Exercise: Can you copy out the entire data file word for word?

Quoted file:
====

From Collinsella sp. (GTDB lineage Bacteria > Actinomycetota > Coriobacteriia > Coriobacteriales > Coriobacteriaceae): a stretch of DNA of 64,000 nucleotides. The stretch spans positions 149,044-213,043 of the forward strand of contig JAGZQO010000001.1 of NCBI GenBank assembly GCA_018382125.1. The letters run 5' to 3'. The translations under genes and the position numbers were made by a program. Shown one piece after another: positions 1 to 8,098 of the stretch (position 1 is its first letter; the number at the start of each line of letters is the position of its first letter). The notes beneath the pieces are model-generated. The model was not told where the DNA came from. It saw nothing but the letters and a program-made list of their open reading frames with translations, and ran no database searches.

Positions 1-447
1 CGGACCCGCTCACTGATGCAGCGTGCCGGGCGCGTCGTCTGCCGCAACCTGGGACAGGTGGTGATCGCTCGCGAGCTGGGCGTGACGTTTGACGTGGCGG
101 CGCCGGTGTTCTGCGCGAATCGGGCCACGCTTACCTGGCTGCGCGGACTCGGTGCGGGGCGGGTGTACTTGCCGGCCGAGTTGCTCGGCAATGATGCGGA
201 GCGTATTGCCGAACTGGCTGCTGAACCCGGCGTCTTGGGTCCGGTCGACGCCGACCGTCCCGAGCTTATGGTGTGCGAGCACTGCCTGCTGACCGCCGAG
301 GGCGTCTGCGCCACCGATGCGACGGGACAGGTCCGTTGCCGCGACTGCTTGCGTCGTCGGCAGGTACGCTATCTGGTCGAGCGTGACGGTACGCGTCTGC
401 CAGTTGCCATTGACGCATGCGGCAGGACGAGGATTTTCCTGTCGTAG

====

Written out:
From Collinsella sp. (GTDB lineage Bacteria > Actinomycetota > Coriobacteriia > Coriobacteriales > Coriobacteriaceae): a stretch of DNA of 64,000 nucleotides. The stretch spans positions 149,044-213,043 of the forward strand of contig JAGZQO010000001.1 of NCBI GenBank assembly GCA_018382125.1. The letters run 5' to 3'. The translations under genes and the position numbers were made by a program. Shown one piece after another: positions 1 to 8,098 of the stretch (position 1 is its first letter; the number at the start of each line of letters is the position of its first letter). The notes beneath the pieces are model-generated. The model was not told where the DNA came from. It saw nothing but the letters and a program-made list of their open reading frames with translations, and ran no database searches.

Positions 1-447
1 CGGACCCGCTCACTGATGCAGCGTGCCGGGCGCGTCGTCTGCCGCAACCTGGGACAGGTGGTGATCGCTCGCGAGCTGGGCGTGACGTTTGACGTGGCGG
101 CGCCGGTGTTCTGCGCGAATCGGGCCACGCTTACCTGGCTGCGCGGACTCGGTGCGGGGCGGGTGTACTTGCCGGCCGAGTTGCTCGGCAATGATGCGGA
201 GCGTATTGCCGAACTGGCTGCTGAACCCGGCGTCTTGGGTCCGGTCGACGCCGACCGTCCCGAGCTTATGGTGTGCGAGCACTGCCTGCTGACCGCCGAG
301 GGCGTCTGCGCCACCGATGCGACGGGACAGGTCCGTTGCCGCGACTGCTTGCGTCGTCGGCAGGTACGCTATCTGGTCGAGCGTGACGGTACGCGTCTGC
401 CAGTTGCCATTGACGCATGCGGCAGGACGAGGATTTTCCTGTCGTAG